Unquestionably: your nanny is less fortunate than you are. She has less disposable wealth, less security, fewer long-term options. However, she is not your slave and you have not condemned her to hell. The deep disgust with commercial interactions at the root of this feeling on Flanagan's parts would require an Ayn Rand to untangle. Flanagan doesn't try to explain why this moral dilemma is actually a moral dilemma at all—she merely assumes that the average Atlantic reader will surely see just how evil it is to offer someone less well off than you compensation for labor.

That's a common problem with modern quasi-progressive political and cultural writings: The authors are afraid to say what they are really plumping for—either concerned that it will be seen as absurd or, perhaps, convinced by their own propaganda that the ghost of McCarthy will descend for a ghoulish posthumous blacklisting. Their apparent fallback moral ideal, never articulated, seems to be a cradle-to-grave welfare state where nobody has to do anything unpleasant in order to make a tidy living.

This sort of inchoate anti-immigrant-worker feeling inherent in Flanagan's essay isn't just a feminist issue either. The kind of work that typically occupies male immigrant workers is also called into deep moral suspicion frequently. The most severe recent example I've come across is a story in the progressive L.A. Weekly bearing the must-to-avoid headline "Harvest of Pain". It's all about how guilty you should feel enjoying that cool-tangy-crunchy taste sensation, the Caesar salad, because, well, an actual human being had to pick that lettuce—and under conditions and for a salary that we suspect you, ordering a $5 + Caesar salad's, would find inadequate or maybe even miserable.

Conditions often suck for lettuce pickers, no doubt. They have to bend down most of the day; decent affordable housing is hard to find near their work; and some companies are so unscrupulous they take advantage of their legally disadvantaged workers and refuse to pay them their agreed-on due. (Bush's plan, by legalizing workers, could do a lot to help at least that last problem.)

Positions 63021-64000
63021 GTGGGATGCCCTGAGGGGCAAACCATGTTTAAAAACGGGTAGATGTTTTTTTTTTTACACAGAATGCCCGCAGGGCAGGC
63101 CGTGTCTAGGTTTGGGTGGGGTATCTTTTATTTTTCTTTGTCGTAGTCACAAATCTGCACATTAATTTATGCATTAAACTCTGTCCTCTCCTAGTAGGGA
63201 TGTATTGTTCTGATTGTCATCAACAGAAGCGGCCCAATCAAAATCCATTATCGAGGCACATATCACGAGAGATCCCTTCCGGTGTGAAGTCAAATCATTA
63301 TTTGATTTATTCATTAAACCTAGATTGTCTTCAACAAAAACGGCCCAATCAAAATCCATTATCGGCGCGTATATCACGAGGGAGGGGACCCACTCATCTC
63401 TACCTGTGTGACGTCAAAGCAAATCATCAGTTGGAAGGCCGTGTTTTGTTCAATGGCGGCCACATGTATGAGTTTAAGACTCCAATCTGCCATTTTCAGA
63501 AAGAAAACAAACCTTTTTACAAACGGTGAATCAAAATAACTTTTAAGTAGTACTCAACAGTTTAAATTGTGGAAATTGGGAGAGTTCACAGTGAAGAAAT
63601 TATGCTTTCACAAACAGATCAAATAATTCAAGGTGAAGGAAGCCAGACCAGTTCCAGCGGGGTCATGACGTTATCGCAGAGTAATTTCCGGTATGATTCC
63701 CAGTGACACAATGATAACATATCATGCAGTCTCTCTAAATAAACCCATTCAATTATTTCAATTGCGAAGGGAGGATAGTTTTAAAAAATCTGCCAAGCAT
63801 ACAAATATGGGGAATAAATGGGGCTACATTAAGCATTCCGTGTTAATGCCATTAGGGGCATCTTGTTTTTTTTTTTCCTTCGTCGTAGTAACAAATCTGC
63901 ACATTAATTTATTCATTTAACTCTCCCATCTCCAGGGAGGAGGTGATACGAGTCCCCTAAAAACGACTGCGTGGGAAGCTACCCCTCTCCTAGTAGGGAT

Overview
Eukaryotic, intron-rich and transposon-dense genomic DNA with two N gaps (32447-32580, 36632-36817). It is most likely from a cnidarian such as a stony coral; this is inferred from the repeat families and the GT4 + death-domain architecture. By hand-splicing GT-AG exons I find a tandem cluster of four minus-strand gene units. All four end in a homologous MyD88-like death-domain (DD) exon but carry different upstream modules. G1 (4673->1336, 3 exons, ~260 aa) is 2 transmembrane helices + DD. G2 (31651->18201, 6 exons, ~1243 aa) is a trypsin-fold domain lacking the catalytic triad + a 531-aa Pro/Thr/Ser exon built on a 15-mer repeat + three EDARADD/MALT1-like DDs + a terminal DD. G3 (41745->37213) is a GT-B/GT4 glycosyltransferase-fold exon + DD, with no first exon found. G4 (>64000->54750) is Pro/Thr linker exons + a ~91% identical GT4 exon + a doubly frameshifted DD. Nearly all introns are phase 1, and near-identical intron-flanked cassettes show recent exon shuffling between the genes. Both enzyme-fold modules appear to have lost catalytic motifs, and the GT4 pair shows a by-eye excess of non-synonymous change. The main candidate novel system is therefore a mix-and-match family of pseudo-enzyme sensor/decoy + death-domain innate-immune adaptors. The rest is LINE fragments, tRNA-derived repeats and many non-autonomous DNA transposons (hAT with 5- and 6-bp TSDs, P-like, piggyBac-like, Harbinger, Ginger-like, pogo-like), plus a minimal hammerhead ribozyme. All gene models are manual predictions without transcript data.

All those downsides are precisely why immigrant "guest workers" tend to get jobs like lettuce picking: Few Americans are willing to do them at the compensation level that allows our food supply to be as miraculously affordable as it is. Yes, plenty of work is still done by human beings (and plenty isn't—at least most of the nannies Caitlin is so worried about exploiting have dish washers and washing machines to help them through their wage-slavery) and it is often so inherently unpleasant and wearying that those human beings demand compensation for doing it.

An end to work for anything but creativity and pleasure is a consummation devoutly to be wished, and the human race is tantalizingly close to it—this is why people like Flanagan and LA Weekly writer Vince Beiser are even able to entertain the attitude that manual labor for low pay (whether in a cushy home or a lettuce field) is a moral evil to be abhorred. The day may come—soon—when the nanobots are making our Caesar salad for us out of any old molecule and the robot is swaddling our infants.

Until then, real human beings want real jobs in America to better their circumstances. Bush's reforms will help them do so, and good for him, and good for them. Attitudes like those in the Flanagan and Beiser stories—which don't think on the surface that they are about immigration policy, but which embody hidden assumptions that help gut political support for increased immigration—play into the worst nativist fears about what mass immigration is really all about: not seeking opportunity by picking up tough jobs, but secretly extending the welfare state.

For there ever to be a political consensus that welcomes more unbridled immigration into this country, it will have to be one that openly embraces the reality of crappy jobs. It's what they are coming here for, after all.